NERC - the Natural Environment Research Council - is the UK's leading public funder of environmental science. We invest £330 million each year in cutting-edge research, postgraduate training and innovation in universities and research centres. NERC works in partnership with business, government, civil society, the public and the wider research community to shape the environmental research and innovation agenda. Our science provides knowledge, skills and technology that deliver sustainable economic growth and public wellbeing. NERC runs a range of schemes and initiatives to help identify data, knowledge and expertise for knowledge transfer, and to translate existing knowledge or co-design new research and innovation to address specific business, policy or societal challenges.
The National Oceanography Centre (NOC) is the UK’s largest institution for integrated sea level science, coastal and deep ocean research and technology development. The NOC is wholly owned by the Natural Environment Research Council (NERC) and was formed in April 2010 by bringing together the NERC-managed activity at the National Oceanography Centre, Southampton and Liverpool’s Proudman Oceanographic Laboratory. The centre was set up to work in close partnership with institutions across the UK marine science community to address key science challenges, including sea level change, the oceans’ role in climate change, predicting and simulating the behaviour of the oceans through computer modelling, the future of the Arctic Ocean and long-term monitoring technologies. Across its two sites, the centre is responsible for Royal Research Ships and deep submersibles, the global mean sea level data archive, the UK’s sea level monitoring system for flood warning and climate change, the national archive of subsea sediment cores (BOSCORF), the National Oceanographic Library, and the UK’s main facility for holding and distributing data concerning the marine environment.The Centre has a strong record of providing impartial scientific advice to inform the development of public policy and regulation, and the development of technologies, information products and services, and their transfer to business and industry. In doing this it makes use of a range of technology transfer mechanisms including those funded by NERC.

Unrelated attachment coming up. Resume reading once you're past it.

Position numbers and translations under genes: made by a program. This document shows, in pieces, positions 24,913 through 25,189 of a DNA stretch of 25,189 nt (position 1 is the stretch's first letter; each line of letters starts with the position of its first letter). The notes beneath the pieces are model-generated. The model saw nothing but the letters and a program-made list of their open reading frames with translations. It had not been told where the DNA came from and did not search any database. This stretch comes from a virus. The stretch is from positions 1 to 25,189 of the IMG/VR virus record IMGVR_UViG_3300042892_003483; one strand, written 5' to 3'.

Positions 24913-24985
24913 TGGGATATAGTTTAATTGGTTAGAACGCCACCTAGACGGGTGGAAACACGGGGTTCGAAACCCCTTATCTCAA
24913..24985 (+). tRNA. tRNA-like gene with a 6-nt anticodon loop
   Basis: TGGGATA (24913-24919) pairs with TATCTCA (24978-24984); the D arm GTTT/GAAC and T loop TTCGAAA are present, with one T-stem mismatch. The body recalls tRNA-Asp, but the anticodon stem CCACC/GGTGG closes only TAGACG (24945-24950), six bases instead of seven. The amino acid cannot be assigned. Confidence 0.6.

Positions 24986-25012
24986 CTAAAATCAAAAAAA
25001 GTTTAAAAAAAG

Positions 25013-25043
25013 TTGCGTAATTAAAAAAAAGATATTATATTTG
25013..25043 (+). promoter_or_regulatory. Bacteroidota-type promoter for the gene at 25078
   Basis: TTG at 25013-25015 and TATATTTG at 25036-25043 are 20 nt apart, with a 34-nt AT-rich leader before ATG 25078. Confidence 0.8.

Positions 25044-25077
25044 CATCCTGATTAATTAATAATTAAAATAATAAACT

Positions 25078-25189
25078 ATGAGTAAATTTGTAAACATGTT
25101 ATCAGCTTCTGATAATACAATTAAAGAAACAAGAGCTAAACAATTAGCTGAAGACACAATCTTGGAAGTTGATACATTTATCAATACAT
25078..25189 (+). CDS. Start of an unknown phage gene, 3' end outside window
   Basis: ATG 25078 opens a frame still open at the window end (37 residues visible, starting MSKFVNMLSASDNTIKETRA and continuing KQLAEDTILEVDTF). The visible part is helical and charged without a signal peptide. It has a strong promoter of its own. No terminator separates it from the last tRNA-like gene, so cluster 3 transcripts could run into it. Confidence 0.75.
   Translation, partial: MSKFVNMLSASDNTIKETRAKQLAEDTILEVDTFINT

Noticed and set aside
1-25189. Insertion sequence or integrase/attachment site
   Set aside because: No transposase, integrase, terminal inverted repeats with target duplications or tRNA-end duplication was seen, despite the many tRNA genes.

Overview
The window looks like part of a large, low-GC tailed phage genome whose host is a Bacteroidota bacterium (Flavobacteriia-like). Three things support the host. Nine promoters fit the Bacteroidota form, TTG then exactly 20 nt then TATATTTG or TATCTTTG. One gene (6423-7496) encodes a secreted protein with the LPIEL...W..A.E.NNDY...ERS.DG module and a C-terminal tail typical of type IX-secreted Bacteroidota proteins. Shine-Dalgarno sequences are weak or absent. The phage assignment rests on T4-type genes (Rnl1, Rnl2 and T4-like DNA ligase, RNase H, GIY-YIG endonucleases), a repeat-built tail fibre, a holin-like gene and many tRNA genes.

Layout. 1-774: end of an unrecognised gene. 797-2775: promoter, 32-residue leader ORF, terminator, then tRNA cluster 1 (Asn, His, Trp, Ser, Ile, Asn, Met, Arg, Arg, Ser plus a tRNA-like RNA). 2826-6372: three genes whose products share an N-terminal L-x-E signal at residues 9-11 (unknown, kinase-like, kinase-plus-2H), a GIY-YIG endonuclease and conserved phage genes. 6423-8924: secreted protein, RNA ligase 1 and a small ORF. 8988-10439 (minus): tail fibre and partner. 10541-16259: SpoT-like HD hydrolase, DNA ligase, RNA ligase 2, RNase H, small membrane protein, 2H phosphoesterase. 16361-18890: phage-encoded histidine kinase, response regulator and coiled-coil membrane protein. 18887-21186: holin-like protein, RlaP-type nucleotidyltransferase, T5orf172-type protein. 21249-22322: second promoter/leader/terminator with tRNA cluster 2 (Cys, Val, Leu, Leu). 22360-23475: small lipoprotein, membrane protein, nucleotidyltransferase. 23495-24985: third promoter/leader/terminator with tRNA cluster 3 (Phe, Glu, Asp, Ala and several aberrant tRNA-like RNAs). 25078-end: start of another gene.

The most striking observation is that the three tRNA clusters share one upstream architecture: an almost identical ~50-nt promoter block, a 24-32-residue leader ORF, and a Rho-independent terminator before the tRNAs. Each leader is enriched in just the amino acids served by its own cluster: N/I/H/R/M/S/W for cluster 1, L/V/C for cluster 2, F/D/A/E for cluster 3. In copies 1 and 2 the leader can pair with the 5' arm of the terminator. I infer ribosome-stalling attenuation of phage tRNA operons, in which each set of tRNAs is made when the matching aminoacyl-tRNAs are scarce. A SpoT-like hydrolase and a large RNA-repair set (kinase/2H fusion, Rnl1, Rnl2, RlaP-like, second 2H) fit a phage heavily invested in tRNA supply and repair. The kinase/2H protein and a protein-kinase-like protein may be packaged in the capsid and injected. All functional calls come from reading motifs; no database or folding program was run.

Contact person: Sofia Alexiou email@example.com
Role of NERC-NOC in COLUMBUS
Providing support to Competence Node for Monitoring and Observation. Participating across the project in Work Packages 2 to 6 and 8.
Profile of staff engaged in the project:
Sofia Alexiou is the Business Development and Project Manager of the Enterprise and Research Impact (ERI) team at the National Oceanography Centre, Southampton. Sofia has a background in Marine Science with over 10 years of field research and conservation experience. At the NOC, she has previously worked within the Ocean Biogeochemistry and Ecosystems group as a Project Manager for FixO3, an EU funded FP7 project. Within the ERI team, Sofia is responsible for engaging with key scientists within NOC Research Groups to develop a portfolio of activity around Ocean Observation in order to facilitate Collaborative Research, Knowledge Transfer programmes and funding opportunities with academic and industry partners, and provide Project Management support for the ERI team.
Steve Hall is Head of the UK IOC (Intergovernmental Oceanographic Commission) Office and leads the UK delegation to the UNESCO IOC Assembly. Steve also forms part of the Secretariat for the UK Government Marine Science Coordination Committee, with a focus on industry, sustained observations and communications. He has also been a member of a number of advisory committees and is currently a member of Marine Climate Change Impacts Partnership (MCCIP) Steering Group and Head of UK Intergovernmental Oceanographic Commission Committee.
Dr Phil Williamson works for the NERC on the planning and delivery of major strategic initiatives in the topic areas of climate change, marine biogeochemistry and marine biodiversity. He is a Visiting Fellow at the University of East Anglia, where he is currently responsible for scientific coordination of the UK Ocean Acidification (UKOA) and Shelf Sea Biogeochemistry (SSB) research programmes, co-funded by NERC and UK government departments. Phil’s work involves substantive stakeholder engagement and knowledge exchange, at both the national and international levels, to ensure that research outputs are used for societal benefit. He has served on NERC’s Knowledge Exchange Advisory Group, chairing panel assessments of KE research grant and fellowship proposals. Phil currently co-chairs the newly-formed Global Ocean Acidification Observing Network (GOA-ON); he is also a member of the OSPAR/ICES Study Group on Ocean Acidification, and the international Ocean Acidification Reference User Group.